The Right and Wrong Ways to Fire Someone by Jake Wilder Jake Wilder

When Cuyahoga County executives decided to complete a round of layoffs in 2011, they decided to experiment with a new way of letting people go. As their employees opened the front doors of their homes the next morning, they were greeted with a plainclothes sheriff’s detective to deliver their pink slips.

The company claims it was trying to find a method that was easiest on the people being laid off. But it seems obvious that they were really looking for the easiest path for their own management.

After questions came up regarding the idiocy of this decision, the HR Director doubled down, saying this method was “the smoothest way and most dignified way of doing layoffs.”

Personally, I don’t see anything dignified about receiving your lay-off notice in the same manner as an arrest warrant. And the only person who would consider this “smooth” is the manager that’s too much of a coward to have the necessary conversation.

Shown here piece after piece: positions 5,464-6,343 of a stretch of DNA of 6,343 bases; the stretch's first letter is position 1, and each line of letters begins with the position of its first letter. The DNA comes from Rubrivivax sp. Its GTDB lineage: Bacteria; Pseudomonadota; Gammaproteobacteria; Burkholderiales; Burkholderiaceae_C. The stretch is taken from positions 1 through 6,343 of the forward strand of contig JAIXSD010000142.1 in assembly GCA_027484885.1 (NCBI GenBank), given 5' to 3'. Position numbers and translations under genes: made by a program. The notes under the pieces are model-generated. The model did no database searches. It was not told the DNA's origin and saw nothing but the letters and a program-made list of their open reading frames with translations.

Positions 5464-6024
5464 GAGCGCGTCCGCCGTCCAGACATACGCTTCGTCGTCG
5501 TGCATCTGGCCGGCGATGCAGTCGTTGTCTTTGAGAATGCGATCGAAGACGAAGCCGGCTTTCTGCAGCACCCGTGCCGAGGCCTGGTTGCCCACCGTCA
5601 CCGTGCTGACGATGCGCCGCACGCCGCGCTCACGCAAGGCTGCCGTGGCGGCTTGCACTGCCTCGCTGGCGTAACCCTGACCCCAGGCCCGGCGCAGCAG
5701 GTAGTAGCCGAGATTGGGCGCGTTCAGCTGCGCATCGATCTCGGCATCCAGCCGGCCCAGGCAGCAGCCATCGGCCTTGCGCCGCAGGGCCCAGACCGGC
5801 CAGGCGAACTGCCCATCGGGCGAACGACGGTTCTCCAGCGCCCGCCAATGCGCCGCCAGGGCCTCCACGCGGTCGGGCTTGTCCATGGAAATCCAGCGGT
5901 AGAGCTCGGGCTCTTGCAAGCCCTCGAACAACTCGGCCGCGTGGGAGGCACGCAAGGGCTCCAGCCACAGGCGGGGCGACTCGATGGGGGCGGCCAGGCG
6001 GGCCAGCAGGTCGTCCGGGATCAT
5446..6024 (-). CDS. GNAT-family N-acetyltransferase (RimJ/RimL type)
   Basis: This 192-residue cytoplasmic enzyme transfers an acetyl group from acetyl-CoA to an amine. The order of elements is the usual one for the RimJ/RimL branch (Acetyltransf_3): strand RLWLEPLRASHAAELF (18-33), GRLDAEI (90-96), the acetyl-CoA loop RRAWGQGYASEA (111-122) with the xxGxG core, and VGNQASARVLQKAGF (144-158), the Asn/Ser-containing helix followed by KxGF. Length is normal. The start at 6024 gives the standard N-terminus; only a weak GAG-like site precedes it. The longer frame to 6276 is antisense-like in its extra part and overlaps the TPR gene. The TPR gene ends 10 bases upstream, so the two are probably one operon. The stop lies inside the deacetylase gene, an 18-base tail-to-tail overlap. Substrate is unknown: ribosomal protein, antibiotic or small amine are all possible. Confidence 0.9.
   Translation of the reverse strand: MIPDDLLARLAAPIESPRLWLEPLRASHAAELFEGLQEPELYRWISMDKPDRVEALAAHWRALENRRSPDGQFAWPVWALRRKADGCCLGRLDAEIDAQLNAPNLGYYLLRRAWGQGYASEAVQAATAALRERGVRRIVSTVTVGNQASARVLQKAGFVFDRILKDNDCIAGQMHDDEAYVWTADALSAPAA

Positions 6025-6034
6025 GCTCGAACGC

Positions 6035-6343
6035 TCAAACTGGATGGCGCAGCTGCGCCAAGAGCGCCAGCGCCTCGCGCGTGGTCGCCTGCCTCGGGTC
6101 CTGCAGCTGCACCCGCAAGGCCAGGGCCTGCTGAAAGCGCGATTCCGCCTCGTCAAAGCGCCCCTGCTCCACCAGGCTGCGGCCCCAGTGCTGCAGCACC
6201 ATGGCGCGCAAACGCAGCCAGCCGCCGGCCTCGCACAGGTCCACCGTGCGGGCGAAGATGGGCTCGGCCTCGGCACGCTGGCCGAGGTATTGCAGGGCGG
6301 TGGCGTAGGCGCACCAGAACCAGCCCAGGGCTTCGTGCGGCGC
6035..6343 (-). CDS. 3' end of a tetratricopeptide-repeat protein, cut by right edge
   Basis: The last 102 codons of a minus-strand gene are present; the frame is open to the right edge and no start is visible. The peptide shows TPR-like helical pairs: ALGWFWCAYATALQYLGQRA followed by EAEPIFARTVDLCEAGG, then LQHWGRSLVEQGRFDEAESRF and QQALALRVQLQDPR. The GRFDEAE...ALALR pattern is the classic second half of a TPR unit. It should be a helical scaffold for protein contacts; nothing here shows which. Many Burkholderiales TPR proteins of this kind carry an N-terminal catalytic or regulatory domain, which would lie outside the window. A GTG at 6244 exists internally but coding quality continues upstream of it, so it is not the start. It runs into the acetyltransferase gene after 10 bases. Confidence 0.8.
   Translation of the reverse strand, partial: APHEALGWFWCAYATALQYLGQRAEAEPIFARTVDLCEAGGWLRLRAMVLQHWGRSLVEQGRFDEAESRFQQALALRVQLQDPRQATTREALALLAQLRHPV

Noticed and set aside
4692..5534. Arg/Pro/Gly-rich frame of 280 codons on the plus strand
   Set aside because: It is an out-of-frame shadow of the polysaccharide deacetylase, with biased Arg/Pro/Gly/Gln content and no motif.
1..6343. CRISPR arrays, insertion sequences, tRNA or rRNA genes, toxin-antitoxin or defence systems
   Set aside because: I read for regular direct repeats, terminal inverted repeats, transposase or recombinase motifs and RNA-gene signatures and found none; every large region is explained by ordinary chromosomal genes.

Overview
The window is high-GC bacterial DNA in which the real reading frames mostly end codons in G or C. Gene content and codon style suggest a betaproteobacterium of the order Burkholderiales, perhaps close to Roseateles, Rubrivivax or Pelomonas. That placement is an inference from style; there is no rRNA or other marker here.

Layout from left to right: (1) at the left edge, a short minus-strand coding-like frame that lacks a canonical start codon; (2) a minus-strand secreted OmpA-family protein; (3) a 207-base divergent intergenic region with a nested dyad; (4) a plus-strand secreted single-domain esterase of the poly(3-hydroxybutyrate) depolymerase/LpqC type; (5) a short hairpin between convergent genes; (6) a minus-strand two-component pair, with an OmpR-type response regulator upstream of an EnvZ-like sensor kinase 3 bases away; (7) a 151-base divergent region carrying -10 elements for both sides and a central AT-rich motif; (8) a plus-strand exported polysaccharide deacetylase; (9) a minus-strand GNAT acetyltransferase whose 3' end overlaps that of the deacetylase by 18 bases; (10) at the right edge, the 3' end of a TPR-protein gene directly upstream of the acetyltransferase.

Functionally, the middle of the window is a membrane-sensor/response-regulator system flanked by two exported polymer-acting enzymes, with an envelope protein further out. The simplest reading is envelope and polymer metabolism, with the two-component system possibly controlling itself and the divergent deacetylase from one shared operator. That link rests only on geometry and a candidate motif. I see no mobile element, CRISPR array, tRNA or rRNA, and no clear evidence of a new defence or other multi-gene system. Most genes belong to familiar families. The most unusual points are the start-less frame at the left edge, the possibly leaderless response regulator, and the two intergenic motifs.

But while this is may be an extreme, the process of firing people is rarely handled well. It’s often one of the most difficult jobs a manager will ever have to do. Even when it’s clearly the right business decision, you’re still telling someone that he no longer has a job and no longer has a means of supporting his family. That’s a tough situation for anyone, especially if it’s someone you’ve worked with for years.

And despite this difficulty — and despite the importance of handling these situations well — most companies offer no training or preparation on how to fire people. Maybe because it’s a difficult topic to discuss. Or maybe people believe that they’ll be able to prepare once they’re in the situation.

Except the process of letting someone go with professionalism and dignity begins well before the final meeting. And unless people understand the fundamentals of firing someone well, they’re unlikely to stumble their way into it.

While letting someone go will never be an easy part of a manager’s job, there are a number of things you can do to better manage the process. And hopefully avoid sending sheriff’s detectives to your employees’ houses.

Read the full article @ Medium
Photo by Icons8 Team on Unsplash

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